Despite the alarm from the residential and construction lobby, the nation’s domestic timber industry has rebounded from the COVID-19-induced downturn in 2021 as robust lumber prices have revived sawmill activity to keep up with demand from homebuilders. Known as the heart of the nation’s wood basket, Central and South Arkansas are now booming with activity as home to the third largest industry.
One of the private landowners that have benefitted from the lumber price boom is PotlatchDeltic Corp., the Spokane, Wash.-based Real Estate Investment Trust (REIT) that acquired El Dorado-based Deltic Timber for $3.3 billion deal just over three years ago. Today, PotlatchDeltic still retains a satellite office in El Dorado and has more than 1,500 employees and 200 customers through operations across its extensive timberland and lumber manufacturing portfolio.
Nationwide, PotlatchDeltic oversees nearly 2 million acres of timberland, with approximately 1.1 million acres in the U.S. South, including Alabama, Arkansas, Louisiana, and Mississippi. In Arkansas, the company owns 933,000 acres of forestland and is the second large private landowner in the state. Through its taxable REIT subsidiary, PotlatchDeltic also operates six sawmills and an industrial-grade plywood mill. Timber harvested in Arkansas lands is sold to PotlatchDeltic mills in Warren, Waldo, and Ola and to other area lumber and paper manufacturers, company officials said.
In the company’s first quarter earnings report, the West Coast timberland REIT posted profits of $131.1 million on strong revenues of $354.2 million. That is a marked improvement from net loss of $16.8 million on revenues of only $208.9 million heading into the COVID-19 pandemic a year ago.
PotlatchDeltic President and CEO Eric Cremers boasted that the strong first quarter results generated record earnings in the company’s Wood Products and Timberland division, while also increasing cash flow to $761.1 million. That excess liquidity also caused the Potlatch board of directors to pay out 41 cents per share to stockholders of record on June 4. In 2021, the company’s stock has jumped nearly 23% from $50.02 to $61.42 at the close of business on June 2.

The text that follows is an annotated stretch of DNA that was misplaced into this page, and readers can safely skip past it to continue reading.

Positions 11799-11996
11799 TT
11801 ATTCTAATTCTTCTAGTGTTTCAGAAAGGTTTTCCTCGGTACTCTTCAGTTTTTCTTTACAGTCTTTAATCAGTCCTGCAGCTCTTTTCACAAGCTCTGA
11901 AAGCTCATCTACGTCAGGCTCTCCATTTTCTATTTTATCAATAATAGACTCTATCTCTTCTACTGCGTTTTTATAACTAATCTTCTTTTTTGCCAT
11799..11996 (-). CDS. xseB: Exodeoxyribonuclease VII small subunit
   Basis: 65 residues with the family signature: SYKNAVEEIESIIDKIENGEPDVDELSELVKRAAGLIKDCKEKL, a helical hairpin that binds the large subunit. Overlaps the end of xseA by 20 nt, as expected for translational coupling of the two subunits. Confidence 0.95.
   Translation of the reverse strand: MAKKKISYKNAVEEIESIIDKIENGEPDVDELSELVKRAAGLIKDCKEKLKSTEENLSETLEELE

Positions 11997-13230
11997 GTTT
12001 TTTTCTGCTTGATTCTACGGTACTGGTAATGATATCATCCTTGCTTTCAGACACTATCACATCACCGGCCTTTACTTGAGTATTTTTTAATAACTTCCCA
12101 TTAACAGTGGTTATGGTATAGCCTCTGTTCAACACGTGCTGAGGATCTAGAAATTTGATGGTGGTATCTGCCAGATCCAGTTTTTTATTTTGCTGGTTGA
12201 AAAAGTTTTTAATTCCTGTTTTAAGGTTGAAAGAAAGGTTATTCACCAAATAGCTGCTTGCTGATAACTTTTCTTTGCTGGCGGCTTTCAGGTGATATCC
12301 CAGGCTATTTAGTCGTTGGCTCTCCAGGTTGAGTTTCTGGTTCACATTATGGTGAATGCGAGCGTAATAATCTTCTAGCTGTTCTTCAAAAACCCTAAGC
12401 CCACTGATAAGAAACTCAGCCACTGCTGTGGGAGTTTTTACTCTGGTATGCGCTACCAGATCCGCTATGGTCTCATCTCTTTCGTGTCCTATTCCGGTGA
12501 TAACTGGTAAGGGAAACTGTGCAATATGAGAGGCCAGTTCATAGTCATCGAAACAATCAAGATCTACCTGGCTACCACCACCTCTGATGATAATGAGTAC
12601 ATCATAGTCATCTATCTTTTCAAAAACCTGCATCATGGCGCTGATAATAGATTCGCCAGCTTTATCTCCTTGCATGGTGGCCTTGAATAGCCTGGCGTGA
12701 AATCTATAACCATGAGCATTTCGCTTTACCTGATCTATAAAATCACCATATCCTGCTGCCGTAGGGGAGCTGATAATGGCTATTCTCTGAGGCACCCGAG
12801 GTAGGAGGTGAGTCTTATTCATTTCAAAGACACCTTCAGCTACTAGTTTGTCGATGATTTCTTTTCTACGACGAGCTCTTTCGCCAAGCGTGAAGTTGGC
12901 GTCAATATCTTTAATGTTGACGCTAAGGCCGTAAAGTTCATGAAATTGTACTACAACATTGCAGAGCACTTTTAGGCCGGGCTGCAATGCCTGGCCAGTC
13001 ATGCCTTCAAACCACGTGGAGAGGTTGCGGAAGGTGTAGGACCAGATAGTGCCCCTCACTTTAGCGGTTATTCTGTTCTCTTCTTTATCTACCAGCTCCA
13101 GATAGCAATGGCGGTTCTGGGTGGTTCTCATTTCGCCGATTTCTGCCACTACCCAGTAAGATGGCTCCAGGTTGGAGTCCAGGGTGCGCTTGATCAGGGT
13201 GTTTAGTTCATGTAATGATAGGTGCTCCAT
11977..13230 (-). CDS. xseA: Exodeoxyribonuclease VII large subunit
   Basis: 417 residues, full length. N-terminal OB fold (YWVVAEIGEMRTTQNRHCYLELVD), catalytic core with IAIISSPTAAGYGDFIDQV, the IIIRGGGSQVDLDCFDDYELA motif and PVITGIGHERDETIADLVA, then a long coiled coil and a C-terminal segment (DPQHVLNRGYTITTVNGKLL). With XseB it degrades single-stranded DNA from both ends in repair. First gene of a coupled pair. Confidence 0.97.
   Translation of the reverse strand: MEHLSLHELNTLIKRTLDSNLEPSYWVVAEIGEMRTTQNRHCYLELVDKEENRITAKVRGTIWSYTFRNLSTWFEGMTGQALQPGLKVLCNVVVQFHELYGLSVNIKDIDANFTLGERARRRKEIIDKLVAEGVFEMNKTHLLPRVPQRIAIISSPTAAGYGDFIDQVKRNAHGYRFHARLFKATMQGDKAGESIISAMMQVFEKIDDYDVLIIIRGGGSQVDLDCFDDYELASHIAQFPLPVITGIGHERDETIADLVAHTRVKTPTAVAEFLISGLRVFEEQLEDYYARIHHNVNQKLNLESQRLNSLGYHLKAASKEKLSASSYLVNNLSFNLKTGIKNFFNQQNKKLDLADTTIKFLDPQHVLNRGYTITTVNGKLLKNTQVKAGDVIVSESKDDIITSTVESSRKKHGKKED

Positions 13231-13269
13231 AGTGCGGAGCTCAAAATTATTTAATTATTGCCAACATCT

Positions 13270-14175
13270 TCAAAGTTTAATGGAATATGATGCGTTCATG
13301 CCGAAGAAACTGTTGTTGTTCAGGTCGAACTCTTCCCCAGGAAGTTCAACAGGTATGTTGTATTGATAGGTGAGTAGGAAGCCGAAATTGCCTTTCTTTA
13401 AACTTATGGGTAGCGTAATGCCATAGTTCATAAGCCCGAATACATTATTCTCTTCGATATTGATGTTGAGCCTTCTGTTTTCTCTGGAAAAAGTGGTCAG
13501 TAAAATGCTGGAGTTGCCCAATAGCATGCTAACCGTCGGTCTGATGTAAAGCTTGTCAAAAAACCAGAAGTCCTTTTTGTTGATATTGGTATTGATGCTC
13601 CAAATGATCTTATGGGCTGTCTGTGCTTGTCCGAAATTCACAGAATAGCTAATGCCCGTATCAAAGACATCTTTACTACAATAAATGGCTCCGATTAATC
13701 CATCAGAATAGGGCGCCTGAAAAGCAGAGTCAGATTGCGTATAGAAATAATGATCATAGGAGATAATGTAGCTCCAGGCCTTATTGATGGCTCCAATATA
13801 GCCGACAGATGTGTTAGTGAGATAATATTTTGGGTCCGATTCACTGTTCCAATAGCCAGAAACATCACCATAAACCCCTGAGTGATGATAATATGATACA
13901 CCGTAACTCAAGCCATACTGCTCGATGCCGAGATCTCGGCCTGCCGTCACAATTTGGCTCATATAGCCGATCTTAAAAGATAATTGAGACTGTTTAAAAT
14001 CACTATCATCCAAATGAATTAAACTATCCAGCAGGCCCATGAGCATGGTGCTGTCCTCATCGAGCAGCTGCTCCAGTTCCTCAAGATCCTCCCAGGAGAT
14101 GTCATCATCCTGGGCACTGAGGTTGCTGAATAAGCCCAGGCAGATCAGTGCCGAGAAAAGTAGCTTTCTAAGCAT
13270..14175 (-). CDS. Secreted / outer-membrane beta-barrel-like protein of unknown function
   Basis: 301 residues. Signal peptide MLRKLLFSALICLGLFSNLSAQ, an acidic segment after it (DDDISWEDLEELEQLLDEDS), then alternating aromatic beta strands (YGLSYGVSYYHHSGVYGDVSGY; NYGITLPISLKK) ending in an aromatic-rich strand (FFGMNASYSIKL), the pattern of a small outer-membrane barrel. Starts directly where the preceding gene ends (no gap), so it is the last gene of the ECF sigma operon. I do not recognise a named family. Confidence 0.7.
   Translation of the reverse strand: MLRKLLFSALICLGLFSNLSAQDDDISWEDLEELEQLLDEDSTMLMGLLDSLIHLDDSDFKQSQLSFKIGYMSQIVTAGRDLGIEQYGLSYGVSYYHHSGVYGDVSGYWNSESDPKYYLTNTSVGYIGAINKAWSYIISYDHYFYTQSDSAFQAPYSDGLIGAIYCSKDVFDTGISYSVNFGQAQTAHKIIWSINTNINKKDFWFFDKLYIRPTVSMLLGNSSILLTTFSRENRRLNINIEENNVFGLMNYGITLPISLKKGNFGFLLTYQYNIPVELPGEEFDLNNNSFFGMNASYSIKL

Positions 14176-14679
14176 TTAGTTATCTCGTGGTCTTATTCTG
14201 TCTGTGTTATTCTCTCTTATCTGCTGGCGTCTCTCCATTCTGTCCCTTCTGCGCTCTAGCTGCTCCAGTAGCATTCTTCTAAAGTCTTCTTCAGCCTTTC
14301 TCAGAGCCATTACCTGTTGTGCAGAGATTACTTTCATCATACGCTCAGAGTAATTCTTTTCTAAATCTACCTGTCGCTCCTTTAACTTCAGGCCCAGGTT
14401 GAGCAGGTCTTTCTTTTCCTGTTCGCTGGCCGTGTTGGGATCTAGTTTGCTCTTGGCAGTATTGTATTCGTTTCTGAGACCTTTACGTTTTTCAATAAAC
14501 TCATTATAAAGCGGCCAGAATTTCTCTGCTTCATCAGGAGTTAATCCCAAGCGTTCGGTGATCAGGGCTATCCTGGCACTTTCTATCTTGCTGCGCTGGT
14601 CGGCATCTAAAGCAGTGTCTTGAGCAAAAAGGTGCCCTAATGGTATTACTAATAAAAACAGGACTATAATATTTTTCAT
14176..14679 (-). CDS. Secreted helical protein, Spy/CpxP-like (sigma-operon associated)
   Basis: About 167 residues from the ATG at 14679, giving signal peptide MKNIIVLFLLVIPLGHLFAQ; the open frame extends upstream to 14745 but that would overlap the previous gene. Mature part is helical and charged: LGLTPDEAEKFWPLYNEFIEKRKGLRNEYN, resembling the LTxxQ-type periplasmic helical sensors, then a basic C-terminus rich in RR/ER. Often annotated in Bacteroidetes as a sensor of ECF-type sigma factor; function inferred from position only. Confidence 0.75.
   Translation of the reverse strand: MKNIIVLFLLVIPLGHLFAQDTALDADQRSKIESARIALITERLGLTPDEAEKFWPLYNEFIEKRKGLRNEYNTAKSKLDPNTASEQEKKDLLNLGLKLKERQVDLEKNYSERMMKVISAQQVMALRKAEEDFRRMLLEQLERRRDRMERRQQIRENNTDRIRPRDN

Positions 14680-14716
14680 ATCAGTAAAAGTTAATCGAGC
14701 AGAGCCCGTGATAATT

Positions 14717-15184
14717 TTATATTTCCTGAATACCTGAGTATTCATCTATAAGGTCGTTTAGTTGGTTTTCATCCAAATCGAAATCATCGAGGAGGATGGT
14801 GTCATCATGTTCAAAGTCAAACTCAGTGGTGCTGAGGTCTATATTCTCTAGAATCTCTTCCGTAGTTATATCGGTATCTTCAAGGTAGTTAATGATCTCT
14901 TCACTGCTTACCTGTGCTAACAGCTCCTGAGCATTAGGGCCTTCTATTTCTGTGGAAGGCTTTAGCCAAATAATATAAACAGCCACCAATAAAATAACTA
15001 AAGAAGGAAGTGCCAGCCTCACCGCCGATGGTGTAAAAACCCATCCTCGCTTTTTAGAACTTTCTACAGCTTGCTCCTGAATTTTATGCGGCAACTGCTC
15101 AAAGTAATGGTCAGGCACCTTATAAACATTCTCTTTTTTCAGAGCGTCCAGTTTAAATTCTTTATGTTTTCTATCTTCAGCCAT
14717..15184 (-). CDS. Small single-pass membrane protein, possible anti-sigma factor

“2021 is off to an extraordinary start as our Wood Products and Timberlands businesses leveraged historic lumber prices to drive our third consecutive quarter of record financial performance,” said Cremers. “Our real estate business also delivered strong results by capitalizing on robust rural and development demand. We expect housing fundamentals and lumber demand will remain strong. Our strong liquidity and disciplined capital allocation strategy positions us to continue increasing shareholder value.”
PotlatchDeltic also still owns and operates the company’s Chenal Valley and Red Oak Ridge master planned communities in Arkansas. Located in West Little Rock, Chenal Valley Chenal Valley is a 4,800-acre planned community anchored by the Chenal Country Club. The upscale development offers over 35 distinct neighborhoods.
Today the community is approximately 65% sold and captures a significant share of the local housing demand, company officials said. Red Oak Ridge is an exclusive, 800-acre gated community set in Hot Springs that offers estate-sized residences and garden-home living, along with a selection of wooded homesites.
Over 350 acres in Chenal Valley are designated for commercial uses, anchored by anchored the Promenade at Chenal, a 306,000 square foot open-air lifestyle shopping center. Nearby commercial uses include the St. Vincent medical complex, several medical offices, Bank OZK’s new $98 million headquarters, multifamily and senior living properties, retail stores and hotels.
In the first quarter, Potlatch said it sold 7,083 acres of rural land at $1,415 per acre and eleven commercial acres for $277,000 per acre. During the same period, 51 residential lots were at an average $99,000. Company officials said.
1. and 2. The National Association of Home Builders says the unprecedented spikes in lumber prices have added nearly $36,000 to the average cost
of a new single-family home. (Photos provided by Menco Construction of North Little Rock.)
3. The National Home Builders Association recently warned that lumber prices peaked at $1,733.50 per board feet in early May, quadrupling similar building costs a year ago. (Photo by Dustin Hennard of Hennard Custom Homes.)
4. E. Ward Construction recently completed work on a new custom home in Little Rock, where low mortgage rates and pent-up demand continue to fuel new housing construction locally. (Photo provided by E. Ward Construction).